Neither man was dishonest, the FRRP went on to state, but it did say that Knights had “lost his objectivity”, which is a key part of being a financial auditor.
After the FRRP announced its findings last year he remained insufficiently apologetic, as the panel found: “We are left with the impression that Mr Knights may not even now accept that he did anything wrong. That would be consistent with the fact that he and the other Respondents fought this case on every issue to the very end.”
“At most,” it continued, “Mr Knights made suggestions to Autonomy as to what it should consider doing and said that there may be a requirement to disclose. The statement ‘we are totally comfortable with the numbers as reported to the Audit Committee and in the release’ (email of 4 November 2009) and the tone and substance of his email to [Autonomy] of 25 January 2010 clearly show that Mr Knights was not in fact pressing Autonomy to disclose the hardware sales.”
Mercer’s misconduct, meanwhile, was found to be “significantly less serious than that of Mr Knights.”
The pair and Deloitte were also found to have committed misconduct over Autonomy’s transactions with its resellers, which, HPE alleged in the High Court, were a cash carousel designed to pump up revenues through a web of fake deals. It was alleged in court that selected resellers creamed 10 per cent off these fake contra deals.
This is more proof that we were defrauded, says HPE
Knights and Mercer’s spokeswoman referred The Register to a statement they gave when the FRRP first announced its findings against them. This said: “We are disappointed that the Tribunal has criticised our conduct and certain judgements we made in 2009 to 2011. At all times we believe we acted professionally, diligently and in good faith and we disagree with the findings. We are grateful for the full and unwavering support of Deloitte in this matter.”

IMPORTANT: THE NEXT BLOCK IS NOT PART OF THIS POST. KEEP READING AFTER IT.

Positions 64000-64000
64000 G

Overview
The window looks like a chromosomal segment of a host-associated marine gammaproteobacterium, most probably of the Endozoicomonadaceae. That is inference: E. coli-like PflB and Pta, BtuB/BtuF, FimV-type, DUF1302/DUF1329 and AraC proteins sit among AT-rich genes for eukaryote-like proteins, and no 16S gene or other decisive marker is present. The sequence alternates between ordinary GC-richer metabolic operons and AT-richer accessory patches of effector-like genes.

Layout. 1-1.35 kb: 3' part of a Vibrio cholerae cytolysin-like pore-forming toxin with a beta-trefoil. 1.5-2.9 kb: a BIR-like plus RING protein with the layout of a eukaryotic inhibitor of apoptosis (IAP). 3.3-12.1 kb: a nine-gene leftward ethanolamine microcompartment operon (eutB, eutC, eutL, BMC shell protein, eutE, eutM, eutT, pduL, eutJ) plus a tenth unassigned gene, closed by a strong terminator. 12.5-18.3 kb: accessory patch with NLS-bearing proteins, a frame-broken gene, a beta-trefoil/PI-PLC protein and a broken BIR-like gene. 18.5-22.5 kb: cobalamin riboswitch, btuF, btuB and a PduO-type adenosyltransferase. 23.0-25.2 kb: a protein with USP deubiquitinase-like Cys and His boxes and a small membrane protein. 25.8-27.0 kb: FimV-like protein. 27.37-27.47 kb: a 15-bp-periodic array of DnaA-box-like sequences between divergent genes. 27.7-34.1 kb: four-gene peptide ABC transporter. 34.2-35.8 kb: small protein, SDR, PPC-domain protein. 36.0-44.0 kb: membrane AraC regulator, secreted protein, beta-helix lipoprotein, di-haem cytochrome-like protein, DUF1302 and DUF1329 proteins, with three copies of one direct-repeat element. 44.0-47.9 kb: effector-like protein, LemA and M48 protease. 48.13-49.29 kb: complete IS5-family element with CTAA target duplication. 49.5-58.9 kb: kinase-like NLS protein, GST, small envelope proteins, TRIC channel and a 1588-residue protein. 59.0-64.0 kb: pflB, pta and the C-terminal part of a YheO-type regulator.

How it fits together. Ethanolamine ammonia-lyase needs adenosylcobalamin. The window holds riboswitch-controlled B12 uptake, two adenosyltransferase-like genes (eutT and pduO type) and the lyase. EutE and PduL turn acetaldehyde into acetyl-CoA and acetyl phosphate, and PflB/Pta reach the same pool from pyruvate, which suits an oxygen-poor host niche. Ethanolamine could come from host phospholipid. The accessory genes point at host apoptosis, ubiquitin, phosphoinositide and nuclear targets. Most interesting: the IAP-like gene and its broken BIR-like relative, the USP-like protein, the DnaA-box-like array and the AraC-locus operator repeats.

Deloitte also repeated its statement from September, saying: “Our audit practices and processes have evolved significantly since this work was performed over a decade ago and we continue to transform our audit by investing in firm-wide controls, technology and processes. We remain committed to playing our role in delivering change that embraces audit quality, improves choice and restores trust in the profession.”
HPE, perhaps unsurprisingly, was quietly joyous about today’s report, telling The Register: “HPE welcomes the publication of the Financial Reporting Council report. The findings from the report confirm our view that Autonomy misrepresented its financial performance through a series of calculated sham transactions and the deliberate failure to disclose its substantial hardware reselling business.”
Mike Lynch, former CEO of Autonomy, declined to comment. The Register is unable to reach former CFO Sushovan Hussain because he is in prison in the US, serving a five-year sentence for fraudulently misrepresenting Autonomy’s accounts.
The FRRP investigation was triggered by Autonomy whistleblower Brent Hogenson, formerly its US CFO.
Hogenson said he tried warning Lynch in 2010 that something was wrong with Autonomy’s accounting after one of his juniors spotted irregularities. He was demoted and fired for his troubles. Lynch later described Hogenson in the High Court as having tried to blackmail Autonomy for a payoff after the man tried and failed to cover up his own incompetent accounting.
The High Court has yet to hand down judgment in the case against Lynch and Hussain.
In a few weeks Lynch faces the start of a US extradition attempt, which could end with him standing trial on criminal charges on the far side of the Atlantic. The Register will be covering the extradition proceedings. ®